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San Antonio back to looking for a team

September 24, 2006|Nancy Armour | Associated Press

Poor San Antonio.

While the New Orleans Saints and NFL get ready for the biggest welcome-home bash ever, San Antonio is on the sidelines again, the gawky one left behind after the cool kids pick their teams.

The Saints' return to their rightful home is cause for celebration, a rare bit of good news for the beleaguered, hurricane-ravaged city. But it also leaves San Antonio looking for an NFL team to call its own.

Again.

"We are going to have a team," said Red McCombs, the San Antonio resident better known as the former Minnesota Vikings owner. "The only question is when, not if."

The better question might be, why not?

When Hurricane Katrina left the Saints homeless last year, the city embraced the team as if a spur, not a fleur de lis, were on the helmet. It opened hotel rooms, cleared space for the front office and provided practice fields.

But the Saints played only three games in San Antonio, not enough to give the city squatter's rights. And no matter how many acres Tom Benson owns in Texas, there was no way the NFL was letting him move the Saints if there was a possibility of playing football in New Orleans again.

But San Antonio has been pining for an NFL team for the better part of three decades now, hardly a passing fling. It's time for the NFL to give the city a serious look.

The NFL has always been lukewarm, at best, to the idea of putting down roots in San Antonio. Though it is the seventh-largest city in the country, it drops way down to 29th in metropolitan areas and is considered a small television market. San Antonio might see itself as Phoenix or Atlanta, but former commissioner Paul Tagliabue saw Buffalo and Jacksonville.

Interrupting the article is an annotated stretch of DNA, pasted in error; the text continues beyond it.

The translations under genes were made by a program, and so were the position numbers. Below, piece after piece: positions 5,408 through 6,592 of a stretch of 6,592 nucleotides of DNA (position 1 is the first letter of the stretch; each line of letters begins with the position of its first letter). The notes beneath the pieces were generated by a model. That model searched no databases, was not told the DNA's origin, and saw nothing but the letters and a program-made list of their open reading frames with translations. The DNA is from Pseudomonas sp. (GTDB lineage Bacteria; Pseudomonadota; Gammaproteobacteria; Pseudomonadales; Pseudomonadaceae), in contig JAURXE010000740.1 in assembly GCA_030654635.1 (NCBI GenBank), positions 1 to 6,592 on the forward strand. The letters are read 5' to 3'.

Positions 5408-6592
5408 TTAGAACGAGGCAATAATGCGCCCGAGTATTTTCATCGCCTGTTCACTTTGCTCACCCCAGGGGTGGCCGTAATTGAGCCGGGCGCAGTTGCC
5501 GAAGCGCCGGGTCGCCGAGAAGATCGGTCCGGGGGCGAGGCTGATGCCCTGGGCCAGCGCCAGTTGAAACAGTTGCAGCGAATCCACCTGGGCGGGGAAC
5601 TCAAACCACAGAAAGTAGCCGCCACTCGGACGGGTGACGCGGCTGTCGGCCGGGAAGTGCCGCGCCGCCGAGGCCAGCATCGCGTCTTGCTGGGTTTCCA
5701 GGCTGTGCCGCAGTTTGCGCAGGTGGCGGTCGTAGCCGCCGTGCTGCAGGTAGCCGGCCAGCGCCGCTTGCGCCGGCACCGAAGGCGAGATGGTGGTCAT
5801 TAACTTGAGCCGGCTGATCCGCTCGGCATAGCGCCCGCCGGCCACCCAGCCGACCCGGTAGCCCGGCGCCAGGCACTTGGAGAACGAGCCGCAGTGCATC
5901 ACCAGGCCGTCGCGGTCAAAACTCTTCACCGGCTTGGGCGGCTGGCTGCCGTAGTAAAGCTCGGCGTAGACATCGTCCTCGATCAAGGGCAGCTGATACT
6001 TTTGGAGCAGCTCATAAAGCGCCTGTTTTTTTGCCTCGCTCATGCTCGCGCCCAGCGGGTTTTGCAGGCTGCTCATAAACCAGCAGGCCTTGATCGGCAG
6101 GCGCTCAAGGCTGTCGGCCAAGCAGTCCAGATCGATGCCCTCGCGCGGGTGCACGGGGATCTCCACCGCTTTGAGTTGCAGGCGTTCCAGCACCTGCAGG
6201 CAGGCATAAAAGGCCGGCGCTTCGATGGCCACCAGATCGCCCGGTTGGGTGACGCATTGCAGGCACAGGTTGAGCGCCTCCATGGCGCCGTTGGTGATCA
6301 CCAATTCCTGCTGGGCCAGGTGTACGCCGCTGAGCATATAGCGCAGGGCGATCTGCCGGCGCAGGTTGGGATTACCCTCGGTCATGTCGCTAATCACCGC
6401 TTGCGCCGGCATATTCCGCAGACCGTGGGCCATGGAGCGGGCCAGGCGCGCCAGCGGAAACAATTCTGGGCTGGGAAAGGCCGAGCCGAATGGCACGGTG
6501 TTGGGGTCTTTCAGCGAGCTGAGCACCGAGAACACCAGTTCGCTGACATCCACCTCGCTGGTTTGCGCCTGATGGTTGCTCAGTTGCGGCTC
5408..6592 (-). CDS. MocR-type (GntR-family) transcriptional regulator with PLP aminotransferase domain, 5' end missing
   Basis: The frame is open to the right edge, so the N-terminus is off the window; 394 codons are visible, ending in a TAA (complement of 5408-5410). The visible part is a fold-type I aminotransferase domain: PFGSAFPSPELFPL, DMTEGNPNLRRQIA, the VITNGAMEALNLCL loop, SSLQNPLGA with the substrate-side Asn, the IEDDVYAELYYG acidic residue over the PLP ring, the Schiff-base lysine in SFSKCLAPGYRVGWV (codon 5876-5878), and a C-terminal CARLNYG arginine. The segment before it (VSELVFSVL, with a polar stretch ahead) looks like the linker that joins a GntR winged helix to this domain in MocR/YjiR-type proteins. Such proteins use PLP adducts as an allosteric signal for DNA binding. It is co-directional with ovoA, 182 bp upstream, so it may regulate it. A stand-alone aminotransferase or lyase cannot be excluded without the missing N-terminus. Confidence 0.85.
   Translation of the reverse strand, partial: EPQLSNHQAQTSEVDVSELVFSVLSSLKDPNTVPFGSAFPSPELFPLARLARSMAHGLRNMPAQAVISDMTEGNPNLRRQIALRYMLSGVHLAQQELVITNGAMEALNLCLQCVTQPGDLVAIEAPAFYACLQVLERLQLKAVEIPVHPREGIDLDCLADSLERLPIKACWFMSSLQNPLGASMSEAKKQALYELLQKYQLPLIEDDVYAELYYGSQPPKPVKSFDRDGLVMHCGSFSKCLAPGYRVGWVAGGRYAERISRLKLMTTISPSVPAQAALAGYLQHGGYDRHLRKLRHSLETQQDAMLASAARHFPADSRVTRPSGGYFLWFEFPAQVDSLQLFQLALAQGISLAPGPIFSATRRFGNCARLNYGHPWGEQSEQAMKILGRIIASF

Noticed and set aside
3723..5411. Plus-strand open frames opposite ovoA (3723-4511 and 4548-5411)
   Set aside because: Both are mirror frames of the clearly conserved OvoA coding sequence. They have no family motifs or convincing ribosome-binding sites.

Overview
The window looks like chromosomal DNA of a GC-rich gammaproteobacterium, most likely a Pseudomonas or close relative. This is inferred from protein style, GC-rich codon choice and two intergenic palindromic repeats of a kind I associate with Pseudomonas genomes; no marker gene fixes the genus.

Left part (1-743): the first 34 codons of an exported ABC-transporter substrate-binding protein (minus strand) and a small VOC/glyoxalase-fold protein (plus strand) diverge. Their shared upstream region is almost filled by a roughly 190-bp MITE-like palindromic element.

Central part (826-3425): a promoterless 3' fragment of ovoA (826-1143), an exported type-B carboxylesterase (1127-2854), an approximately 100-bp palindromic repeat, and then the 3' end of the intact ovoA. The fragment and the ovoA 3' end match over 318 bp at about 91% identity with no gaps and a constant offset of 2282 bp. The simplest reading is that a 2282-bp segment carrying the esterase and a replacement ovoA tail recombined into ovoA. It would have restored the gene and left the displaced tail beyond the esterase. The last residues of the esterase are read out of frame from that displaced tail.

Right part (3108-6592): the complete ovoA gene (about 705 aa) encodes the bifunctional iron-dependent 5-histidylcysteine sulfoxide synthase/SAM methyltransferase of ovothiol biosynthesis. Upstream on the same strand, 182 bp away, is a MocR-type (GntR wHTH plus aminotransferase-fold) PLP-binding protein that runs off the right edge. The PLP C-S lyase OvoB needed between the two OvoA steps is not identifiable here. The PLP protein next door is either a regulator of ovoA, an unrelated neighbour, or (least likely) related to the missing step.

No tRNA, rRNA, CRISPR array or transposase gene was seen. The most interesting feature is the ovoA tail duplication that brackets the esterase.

The city's image doesn't help. While Dallas has the glitz and glamour and Houston is space-age cool, San Antonio always has been that quaint little town down the road from Austin. After the Alamo and the Riverwalk, what else is there?

Plenty, in fact.

The San Antonio-Austin corridor is growing fast, San Antonio mayor Phil Hardberger said, with San Antonio alone adding 40,000 new residents last year. The city's reach now extends all the way down to the Mexico border -- not an insignificant factor for a league always looking to expand its fan base outside the United States.

As for star power, AT&T's world headquarters are in San Antonio. Four other Fortune 500 companies call the city home, too, Hardberger said. McCombs said he'd shell out money for a local NFL team "in a heartbeat." And that TV market? It looks small, but consider that Austin, which is about 75 miles north, has its own stations.

Strange as it might sound, the biggest thing San Antonio has going for it is it's not Los Angeles. The NFL is gaga to put a team in Los Angeles, yet that's the same city that let the Rams and Raiders go with barely a backward glance. San Antonio, meanwhile, wants a team.

Desperately.

The NFL can always count on San Antonio for strong TV ratings, and it's standing-room only at sports bars on Sundays.

The three Saints games at the Alamodome were sellouts -- including one on Christmas Eve -- with people lining up a quarter-mile deep to get tickets. All this despite the fact most residents' previous knowledge of the team probably didn't extend much beyond Joe Horn and Deuce McAllister.

"This is a town that's ready for a professional football team," Hardberger said. "There's a little flirtation going on here. We don't have a bribe yet, but we're fully open here to people that want to come, look around."

Hardberger is kidding about the bribe. This is San Antonio, not Chicago in the '60s. But he's dead serious about getting San Antonio an NFL team, this time on a permanent basis.

While the city made it clear it would be happy to have a long-term relationship with the Saints -- love Benson sure seemed to want to reciprocate -- the people there knew San Antonio was getting a borrowed team.

"We loved having the Saints here last year," McCombs said. "We wanted to give them a place to play, and we did that. We let them know we'd like them to stay, but we understood they were first, last and always, the New Orleans Saints.

"And we never got away from that."

Now San Antonio wants a team of its own. Next time there's one available, what's the harm in giving the city a serious look?

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